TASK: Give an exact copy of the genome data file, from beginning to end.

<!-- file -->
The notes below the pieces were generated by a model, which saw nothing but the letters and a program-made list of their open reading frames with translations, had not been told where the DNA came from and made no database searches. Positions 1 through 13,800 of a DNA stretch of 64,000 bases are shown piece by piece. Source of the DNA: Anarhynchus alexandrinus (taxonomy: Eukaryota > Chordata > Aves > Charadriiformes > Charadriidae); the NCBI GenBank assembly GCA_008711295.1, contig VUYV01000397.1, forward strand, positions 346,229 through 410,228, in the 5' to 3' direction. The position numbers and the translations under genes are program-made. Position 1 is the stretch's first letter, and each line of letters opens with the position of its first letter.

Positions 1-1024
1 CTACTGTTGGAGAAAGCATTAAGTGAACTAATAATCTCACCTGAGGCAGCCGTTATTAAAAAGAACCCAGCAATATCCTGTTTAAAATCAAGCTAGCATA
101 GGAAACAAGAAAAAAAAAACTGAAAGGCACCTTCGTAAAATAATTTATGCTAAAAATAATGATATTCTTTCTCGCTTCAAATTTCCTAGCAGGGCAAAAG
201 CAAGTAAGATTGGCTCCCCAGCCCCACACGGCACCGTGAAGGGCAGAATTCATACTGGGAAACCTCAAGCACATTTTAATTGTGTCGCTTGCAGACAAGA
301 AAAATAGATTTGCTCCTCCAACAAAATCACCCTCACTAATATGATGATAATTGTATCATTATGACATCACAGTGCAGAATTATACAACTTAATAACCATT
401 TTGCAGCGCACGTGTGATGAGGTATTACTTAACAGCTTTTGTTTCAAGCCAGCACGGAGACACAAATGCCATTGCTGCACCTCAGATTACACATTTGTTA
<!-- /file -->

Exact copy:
The notes below the pieces were generated by a model, which saw nothing but the letters and a program-made list of their open reading frames with translations, had not been told where the DNA came from and made no database searches. Positions 1 through 13,800 of a DNA stretch of 64,000 bases are shown piece by piece. Source of the DNA: Anarhynchus alexandrinus (taxonomy: Eukaryota > Chordata > Aves > Charadriiformes > Charadriidae); the NCBI GenBank assembly GCA_008711295.1, contig VUYV01000397.1, forward strand, positions 346,229 through 410,228, in the 5' to 3' direction. The position numbers and the translations under genes are program-made. Position 1 is the stretch's first letter, and each line of letters opens with the position of its first letter.

Positions 1-1024
1 CTACTGTTGGAGAAAGCATTAAGTGAACTAATAATCTCACCTGAGGCAGCCGTTATTAAAAAGAACCCAGCAATATCCTGTTTAAAATCAAGCTAGCATA
101 GGAAACAAGAAAAAAAAAACTGAAAGGCACCTTCGTAAAATAATTTATGCTAAAAATAATGATATTCTTTCTCGCTTCAAATTTCCTAGCAGGGCAAAAG
201 CAAGTAAGATTGGCTCCCCAGCCCCACACGGCACCGTGAAGGGCAGAATTCATACTGGGAAACCTCAAGCACATTTTAATTGTGTCGCTTGCAGACAAGA
301 AAAATAGATTTGCTCCTCCAACAAAATCACCCTCACTAATATGATGATAATTGTATCATTATGACATCACAGTGCAGAATTATACAACTTAATAACCATT
401 TTGCAGCGCACGTGTGATGAGGTATTACTTAACAGCTTTTGTTTCAAGCCAGCACGGAGACACAAATGCCATTGCTGCACCTCAGATTACACATTTGTTA